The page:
NOTE: Configuration files (dotfiles) can be managed in many different ways. I have changed my approach a couple of times throughout the years. My preferred method is to keep my $HOME in Git. If you only run a single system or similar systems I can highly recommend the method I describe in the tutorial I have linked to.

But remember this, don't just follow what other people tell you to do, find the way that makes you the most productive, the way that is best wired to "fit your brain, your way of thinking" and then simply change that if you later find a more productive way.

The data and edata directories are the two main directories where I keep all my stuff. These two directories are ZFS datasets that run on a mirrored pool of disks that are separate from my root installation. I run both FreeBSD and several different Linux distributions on my main workstation and these each run on their own set of disks.

All of this could be setup in other ways too, but I prefer this setup. I can easily mount both data and edata from both FreeBSD and Linux.

The difference between data and edata is that edata is a ZFS native encrypted dataset.

By utilizing ZFS I regularly use snapshots and ZFS send and receive for easy backup to network storage. This can be done even without decrypting the encrypted dataset.

You could ask what the point is of having both an encryptet dataset and an unencryptet dataset, why not just put everything into the encryptet dataset?

The fact is that I would rather not have anything encryptet at all. Encryption is great for privacy, but it is an absolute horrible layer of complexity to put on top of an already complex layer of a filesystem and ZFS encryption is not without its bugs, see issues 13533 and 14330.

TIP: I highly recommend that you ALWAYS backup all your important data to multiple different storage solutions and locations - it's okay to be paranoid about important data.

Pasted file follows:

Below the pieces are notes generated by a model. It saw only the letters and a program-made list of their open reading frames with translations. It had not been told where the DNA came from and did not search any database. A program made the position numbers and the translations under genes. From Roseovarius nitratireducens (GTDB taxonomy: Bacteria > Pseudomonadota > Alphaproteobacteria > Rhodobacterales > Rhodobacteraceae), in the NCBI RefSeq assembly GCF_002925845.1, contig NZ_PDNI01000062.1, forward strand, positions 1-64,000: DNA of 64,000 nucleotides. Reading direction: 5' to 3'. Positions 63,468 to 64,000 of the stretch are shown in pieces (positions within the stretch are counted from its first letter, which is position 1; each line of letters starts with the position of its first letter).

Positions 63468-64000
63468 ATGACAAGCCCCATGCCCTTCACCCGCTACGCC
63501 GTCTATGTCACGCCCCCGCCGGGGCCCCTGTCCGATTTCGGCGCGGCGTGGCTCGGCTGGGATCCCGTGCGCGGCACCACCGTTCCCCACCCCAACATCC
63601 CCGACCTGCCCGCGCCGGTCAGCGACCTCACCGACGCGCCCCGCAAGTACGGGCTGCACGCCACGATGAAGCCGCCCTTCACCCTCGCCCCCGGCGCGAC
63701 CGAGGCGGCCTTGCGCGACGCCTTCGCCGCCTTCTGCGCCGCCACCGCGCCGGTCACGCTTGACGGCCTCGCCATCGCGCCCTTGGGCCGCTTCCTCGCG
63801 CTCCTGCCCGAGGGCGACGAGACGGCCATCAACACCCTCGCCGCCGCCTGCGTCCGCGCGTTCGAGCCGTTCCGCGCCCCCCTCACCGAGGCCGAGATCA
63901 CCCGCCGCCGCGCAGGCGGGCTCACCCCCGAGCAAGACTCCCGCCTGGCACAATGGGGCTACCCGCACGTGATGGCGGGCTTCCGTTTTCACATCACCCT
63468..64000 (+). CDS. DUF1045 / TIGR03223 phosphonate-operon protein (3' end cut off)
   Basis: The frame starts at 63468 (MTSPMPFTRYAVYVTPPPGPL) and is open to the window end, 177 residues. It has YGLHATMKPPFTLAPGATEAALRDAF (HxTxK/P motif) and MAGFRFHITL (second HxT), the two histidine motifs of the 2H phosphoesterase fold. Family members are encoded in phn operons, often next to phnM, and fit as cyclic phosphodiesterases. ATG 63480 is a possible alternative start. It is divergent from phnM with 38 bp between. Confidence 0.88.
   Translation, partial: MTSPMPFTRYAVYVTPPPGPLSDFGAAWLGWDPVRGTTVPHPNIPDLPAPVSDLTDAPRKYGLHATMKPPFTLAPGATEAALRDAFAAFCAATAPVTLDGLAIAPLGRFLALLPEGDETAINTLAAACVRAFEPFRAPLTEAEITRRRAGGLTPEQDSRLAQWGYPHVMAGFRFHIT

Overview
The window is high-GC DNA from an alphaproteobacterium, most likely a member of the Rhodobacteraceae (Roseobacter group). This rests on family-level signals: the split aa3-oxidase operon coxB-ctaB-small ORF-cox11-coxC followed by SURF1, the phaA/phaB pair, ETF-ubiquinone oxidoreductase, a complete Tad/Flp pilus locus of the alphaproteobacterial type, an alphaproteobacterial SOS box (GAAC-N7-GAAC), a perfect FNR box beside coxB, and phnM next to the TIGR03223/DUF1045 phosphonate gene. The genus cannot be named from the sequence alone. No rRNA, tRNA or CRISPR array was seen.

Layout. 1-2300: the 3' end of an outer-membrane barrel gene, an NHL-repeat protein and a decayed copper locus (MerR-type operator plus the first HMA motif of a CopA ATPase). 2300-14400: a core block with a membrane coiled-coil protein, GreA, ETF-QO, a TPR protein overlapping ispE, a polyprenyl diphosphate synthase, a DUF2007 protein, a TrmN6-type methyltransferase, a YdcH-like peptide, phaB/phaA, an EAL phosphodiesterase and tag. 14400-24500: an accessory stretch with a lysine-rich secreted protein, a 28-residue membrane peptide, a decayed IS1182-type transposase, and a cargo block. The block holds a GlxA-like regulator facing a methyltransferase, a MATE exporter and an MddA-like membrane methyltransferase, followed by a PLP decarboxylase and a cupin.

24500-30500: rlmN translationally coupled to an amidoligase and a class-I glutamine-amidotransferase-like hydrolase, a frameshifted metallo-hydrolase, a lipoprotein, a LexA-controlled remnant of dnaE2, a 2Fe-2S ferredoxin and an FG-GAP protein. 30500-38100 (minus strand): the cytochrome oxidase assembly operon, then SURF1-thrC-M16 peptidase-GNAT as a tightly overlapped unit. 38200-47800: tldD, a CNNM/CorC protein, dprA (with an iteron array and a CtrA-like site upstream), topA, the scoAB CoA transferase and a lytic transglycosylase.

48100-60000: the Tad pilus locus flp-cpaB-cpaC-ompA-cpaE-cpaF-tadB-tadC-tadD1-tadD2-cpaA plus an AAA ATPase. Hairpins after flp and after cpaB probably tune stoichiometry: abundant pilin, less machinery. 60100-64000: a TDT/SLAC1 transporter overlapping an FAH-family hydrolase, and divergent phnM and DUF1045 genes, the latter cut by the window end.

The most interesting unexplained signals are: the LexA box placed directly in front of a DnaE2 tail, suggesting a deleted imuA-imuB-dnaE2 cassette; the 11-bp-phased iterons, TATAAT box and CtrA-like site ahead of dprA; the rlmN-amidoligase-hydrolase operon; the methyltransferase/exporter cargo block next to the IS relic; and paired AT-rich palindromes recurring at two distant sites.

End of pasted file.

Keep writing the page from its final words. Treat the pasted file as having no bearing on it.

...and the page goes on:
Actually, you SHOULD be paranoid about important data. I learned this the really hard way - a long time ago - when I had just finished writing a 200+ A4 pages book and then lost everything because of a silly mistake and had to start all over and write the book again!

It is impossible to describe that very special feeling that arises when you have just realized what just happened! Noooooooooooooo! Pleeeeeeaseeeeee NOOOOOOOOOOO! (utter despair and disbelief - LOL).

So, today I not only use ZFS send and receive, but I also copy data to other filesystems all together, using rsync. For encryption I utilize both ZFS native encryption, GELI (for my main FreeBSD root disks) and LUKS (for my main Linux root disks) and I also not only follow the 3-2-1 backup rule, but add further copies to multiple systems. That way, even if some bug is found that might cause a problem for me, I have a high degree of being able to get my files without having to mess with the problem.

I do NOT use cloud storage for anything important. I rather keep local copies at places like family, friends or in a safety deposit box (unfortunately, safety deposit boxes are currently being removed from the banks in Denmark).

In the data directory I have a few subdirectories:


The books directory contains books I have written or I am working on.

The source directory contains source code for various projects I work on.

The notes directory contains a huge amount of personal notes on everything from health to politics to computer related subjects. I write everything in pure text, mainly in Markdown or just without any special markup. Everything is structured according to category or subject and it looks like this (short version):


Each main subject also has a subdirectory called files which I use for stuff I find online related to the subject. Files in the files directory can be images, text, audio and video. If I only have a few files, I just dump them all in the files directory, but if I have a lot, I organize them further by putting them in the relevant categories.

Within each category of directory I might also keep a hidden subdirectory called .outdated. I use this hidden directory to put stuff away that is, well, outdated, but might still come in handy.

It then looks something like this:

$ tree
└── data